Crypto Ads Crackdown Expected Soon to Protect Australian Consumers

Caroline Malcolm, the Australian-born head of international policy at crypto security firm Chainalysis, believes the federal government will soon introduce regulatory reforms to offer everyday Australians a higher level of consumer protection.

Regulations Likely Within Next Year

The former head of the OECD’s global blockchain policy centre told attendees at the Chainalysis LINKS conference in Sydney that she believes regulations will be implemented in the next six to 12 months.

Specifically, the focus is likely to relate to advertising standards and prohibited practices, and bringing those in alignment with traditional investment regulations:

“Thinking about some of those traditional concepts around market manipulation, for example, and bringing those into crypto space and starting to have some obligations there in terms of whether it be wash trading, front-running, or insider trading.”

 – Caroline Malcolm, head of international public policy and research, Chainalysis. Source: Australian Financial Review 

Malcolm noted that the new regulations would require clarity, particularly in the areas of advertising and promotion:

“It’s not about banning advertising or banning the sale of particular assets to particular parts of the community. But [it is] really about making sure that there’s no misleading advertising, that there are disclosures about what you’re actually buying when you’re getting into this sector, and making sure that those risks are as clear to you as the opportunities are.” Caroline Malcolm, head of international public policy and research said.

‘Australia Can’t Tackle This Alone’
Malcolm suggested that Australia is likely to take a similar approach to the UK, which has brought crypto assets into a similar regime as for other financial products.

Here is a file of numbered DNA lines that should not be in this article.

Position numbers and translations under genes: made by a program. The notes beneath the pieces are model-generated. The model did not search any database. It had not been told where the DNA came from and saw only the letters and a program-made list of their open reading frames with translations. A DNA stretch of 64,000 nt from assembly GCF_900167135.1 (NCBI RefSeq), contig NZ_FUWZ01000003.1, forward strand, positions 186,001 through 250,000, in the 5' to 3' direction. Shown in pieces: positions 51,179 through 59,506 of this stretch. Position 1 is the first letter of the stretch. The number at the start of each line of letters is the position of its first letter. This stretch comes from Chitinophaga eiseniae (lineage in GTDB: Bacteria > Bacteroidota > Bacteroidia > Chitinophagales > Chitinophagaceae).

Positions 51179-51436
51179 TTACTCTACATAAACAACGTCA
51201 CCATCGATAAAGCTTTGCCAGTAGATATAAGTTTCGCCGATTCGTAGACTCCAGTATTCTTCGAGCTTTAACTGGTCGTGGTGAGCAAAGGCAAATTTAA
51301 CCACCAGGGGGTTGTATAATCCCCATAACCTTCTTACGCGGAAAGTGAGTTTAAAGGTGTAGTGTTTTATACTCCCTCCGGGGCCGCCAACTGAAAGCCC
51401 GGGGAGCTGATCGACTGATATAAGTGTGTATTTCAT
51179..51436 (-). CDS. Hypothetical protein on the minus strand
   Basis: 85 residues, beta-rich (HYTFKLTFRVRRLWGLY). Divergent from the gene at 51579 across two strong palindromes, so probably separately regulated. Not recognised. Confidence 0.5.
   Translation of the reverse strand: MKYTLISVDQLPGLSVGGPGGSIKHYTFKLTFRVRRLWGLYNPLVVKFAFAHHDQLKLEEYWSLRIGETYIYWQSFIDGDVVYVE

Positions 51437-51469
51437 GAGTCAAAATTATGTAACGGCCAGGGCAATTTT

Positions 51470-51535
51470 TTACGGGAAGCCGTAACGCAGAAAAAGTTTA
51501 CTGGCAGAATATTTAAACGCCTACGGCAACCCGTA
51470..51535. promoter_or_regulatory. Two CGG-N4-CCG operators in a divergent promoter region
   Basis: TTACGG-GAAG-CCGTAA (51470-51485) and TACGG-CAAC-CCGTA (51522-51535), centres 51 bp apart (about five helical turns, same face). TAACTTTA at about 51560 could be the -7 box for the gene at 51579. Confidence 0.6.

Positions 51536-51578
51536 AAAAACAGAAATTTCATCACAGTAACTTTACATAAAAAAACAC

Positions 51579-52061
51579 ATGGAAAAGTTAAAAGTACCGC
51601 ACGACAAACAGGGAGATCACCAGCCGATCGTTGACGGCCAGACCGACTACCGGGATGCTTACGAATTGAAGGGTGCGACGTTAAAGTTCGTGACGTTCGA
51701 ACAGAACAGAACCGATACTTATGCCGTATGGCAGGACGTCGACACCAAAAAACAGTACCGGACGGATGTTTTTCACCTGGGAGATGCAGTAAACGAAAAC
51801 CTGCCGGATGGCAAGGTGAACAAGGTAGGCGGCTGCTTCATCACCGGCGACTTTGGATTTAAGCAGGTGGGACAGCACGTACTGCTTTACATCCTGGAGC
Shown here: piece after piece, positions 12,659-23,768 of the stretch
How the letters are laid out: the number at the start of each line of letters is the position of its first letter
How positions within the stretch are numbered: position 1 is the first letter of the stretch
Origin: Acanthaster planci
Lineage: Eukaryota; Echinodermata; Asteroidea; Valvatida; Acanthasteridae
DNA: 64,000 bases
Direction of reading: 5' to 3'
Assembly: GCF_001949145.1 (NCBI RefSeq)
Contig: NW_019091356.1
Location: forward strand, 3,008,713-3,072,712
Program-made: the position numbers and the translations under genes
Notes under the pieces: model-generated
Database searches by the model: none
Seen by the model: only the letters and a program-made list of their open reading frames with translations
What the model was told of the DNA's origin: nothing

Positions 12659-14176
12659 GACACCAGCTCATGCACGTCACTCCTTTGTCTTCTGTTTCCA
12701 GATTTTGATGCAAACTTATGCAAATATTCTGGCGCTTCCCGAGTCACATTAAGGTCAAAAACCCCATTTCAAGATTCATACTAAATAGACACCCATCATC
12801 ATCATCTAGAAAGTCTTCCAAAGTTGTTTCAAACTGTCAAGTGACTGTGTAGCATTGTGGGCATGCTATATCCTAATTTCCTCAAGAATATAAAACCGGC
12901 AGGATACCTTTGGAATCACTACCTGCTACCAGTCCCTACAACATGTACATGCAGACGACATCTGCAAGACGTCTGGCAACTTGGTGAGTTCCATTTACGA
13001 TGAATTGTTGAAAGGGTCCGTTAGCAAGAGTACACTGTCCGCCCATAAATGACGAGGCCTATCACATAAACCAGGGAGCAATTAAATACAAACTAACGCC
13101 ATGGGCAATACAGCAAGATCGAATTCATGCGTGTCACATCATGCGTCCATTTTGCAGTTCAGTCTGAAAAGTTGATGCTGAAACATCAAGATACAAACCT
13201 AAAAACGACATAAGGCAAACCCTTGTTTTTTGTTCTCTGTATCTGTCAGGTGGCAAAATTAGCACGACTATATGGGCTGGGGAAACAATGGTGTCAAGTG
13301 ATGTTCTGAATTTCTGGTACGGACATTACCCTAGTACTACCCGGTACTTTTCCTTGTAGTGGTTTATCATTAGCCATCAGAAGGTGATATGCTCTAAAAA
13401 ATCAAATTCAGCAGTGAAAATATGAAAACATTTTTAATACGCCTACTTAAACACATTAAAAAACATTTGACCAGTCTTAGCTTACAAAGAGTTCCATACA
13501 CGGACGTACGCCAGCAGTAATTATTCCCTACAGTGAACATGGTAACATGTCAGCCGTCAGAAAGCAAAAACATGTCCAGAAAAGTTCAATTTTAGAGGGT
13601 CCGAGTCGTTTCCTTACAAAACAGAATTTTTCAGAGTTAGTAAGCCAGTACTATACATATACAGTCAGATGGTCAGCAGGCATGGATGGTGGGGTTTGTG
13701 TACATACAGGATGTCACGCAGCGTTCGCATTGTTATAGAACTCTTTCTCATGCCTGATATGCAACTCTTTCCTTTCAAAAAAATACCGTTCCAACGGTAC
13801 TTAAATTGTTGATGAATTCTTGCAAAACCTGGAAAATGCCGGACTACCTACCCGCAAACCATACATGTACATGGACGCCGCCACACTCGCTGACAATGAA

Speaking in relation to Australian regulators and the local industry, she added that both have “misconceptions” about risk levels in crypto, and “both need to work together to understand each other’s obligations”. Malcolm argued further that Australian regulators ought to be working with global counterparts to ensure one country’s approach is as consistent as possible with others’.

“Australia can’t tackle these issues by itself. We really need to work together to almost have a sandbox for trialling new approaches which cannot just put us in the same position in terms of policy outcomes, but perhaps even put us in a better position to allow us to be more effective in some of these policy objectives that we have,” Malcolm said.

While Australians made US$2.1 billion in crypto gains during 2021, it isn’t clear how they have fared thus far in 2022, particularly after the most recent downturn. Arguably, this may be the appropriate time to introduce sensible consumer regulations in alignment with other financial products.